“The state of African cinema in general is catastrophic. Because there is already hardly an industry that exists, except perhaps in North Africa a little, or South Africa. When there is no industry it is very, very difficult to make films. It becomes very costly. I think perhaps the most difficult, the most regrettable, is the lack of vision—political vision on the part of the state. The state does not see culture as a part of development. And the fact that the state is not conscious of that is proven by the cuts in funds for culture and arts. Culture is not financed. And so you have countries that in the course of 10 years make one film, or every 20 years, or that have not yet made a film. And that is a difficult situation.”

Bamako contains both documentary and fiction elements. I asked, “Does that come from the urgency of the situation or from an artistic choice?”

The filmmaker said, “I think that it’s both. It’s an important question. But I have the impression that it’s more a matter of the urgency. I had the desire to make a more direct film. It’s as though the somewhat roundabout, poetic forms are a little complacent. Today one must dare, one must stick one’s neck out. A film will not change the situation, but it’s important that the West realizes that Africa is conscious of its situation. We can’t change it perhaps, in the short-term.”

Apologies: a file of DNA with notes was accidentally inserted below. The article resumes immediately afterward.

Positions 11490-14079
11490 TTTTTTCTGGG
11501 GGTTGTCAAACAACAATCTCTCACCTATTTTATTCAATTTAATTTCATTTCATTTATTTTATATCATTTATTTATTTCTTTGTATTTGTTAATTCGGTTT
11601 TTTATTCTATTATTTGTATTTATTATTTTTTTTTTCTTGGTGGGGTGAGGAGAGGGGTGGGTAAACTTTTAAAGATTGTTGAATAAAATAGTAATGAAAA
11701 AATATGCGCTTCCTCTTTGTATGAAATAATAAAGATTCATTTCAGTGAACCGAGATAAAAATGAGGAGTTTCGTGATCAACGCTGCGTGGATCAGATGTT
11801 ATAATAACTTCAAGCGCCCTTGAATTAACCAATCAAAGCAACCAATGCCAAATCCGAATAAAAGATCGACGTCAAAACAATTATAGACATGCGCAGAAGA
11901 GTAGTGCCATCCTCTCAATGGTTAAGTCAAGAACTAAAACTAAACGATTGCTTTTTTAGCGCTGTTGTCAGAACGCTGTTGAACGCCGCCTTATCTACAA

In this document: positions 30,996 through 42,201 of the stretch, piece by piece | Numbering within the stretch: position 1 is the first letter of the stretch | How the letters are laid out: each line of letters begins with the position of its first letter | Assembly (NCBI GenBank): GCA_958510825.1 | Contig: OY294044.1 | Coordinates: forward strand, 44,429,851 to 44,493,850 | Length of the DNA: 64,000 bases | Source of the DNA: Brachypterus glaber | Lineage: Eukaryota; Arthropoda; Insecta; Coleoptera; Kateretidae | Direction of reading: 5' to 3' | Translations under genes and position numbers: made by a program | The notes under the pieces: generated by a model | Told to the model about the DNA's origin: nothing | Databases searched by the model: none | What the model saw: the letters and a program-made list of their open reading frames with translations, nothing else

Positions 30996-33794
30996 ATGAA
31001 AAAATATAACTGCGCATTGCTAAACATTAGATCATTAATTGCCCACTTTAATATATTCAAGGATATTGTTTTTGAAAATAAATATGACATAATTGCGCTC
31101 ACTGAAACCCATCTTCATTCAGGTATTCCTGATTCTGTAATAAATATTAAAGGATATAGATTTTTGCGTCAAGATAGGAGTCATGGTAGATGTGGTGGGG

I noted that one of the lawyers in the film, who spoke very passionately, very forcefully, called for the humanization of the IMF and the World Bank. I expressed my disagreement with this conception. “This will never happen,” I said. “Capitalism is impossible for the world’s population.”

Sissako nodded in agreement, “This is clear. I believe in that. Humanity needs to take a real leap, because it’s not right that two institutions [the IMF and the World Bank] direct the world, and direct the world on the basis of a failed vision—for the people, not for the banks of course, with the most terrible consequences for everyone. The world is not just, the world is not harmonious. There is not one world, there are at least two: the world of those who are rich and the world of those who are poor. And the reflex of these institutions is to defend their interests.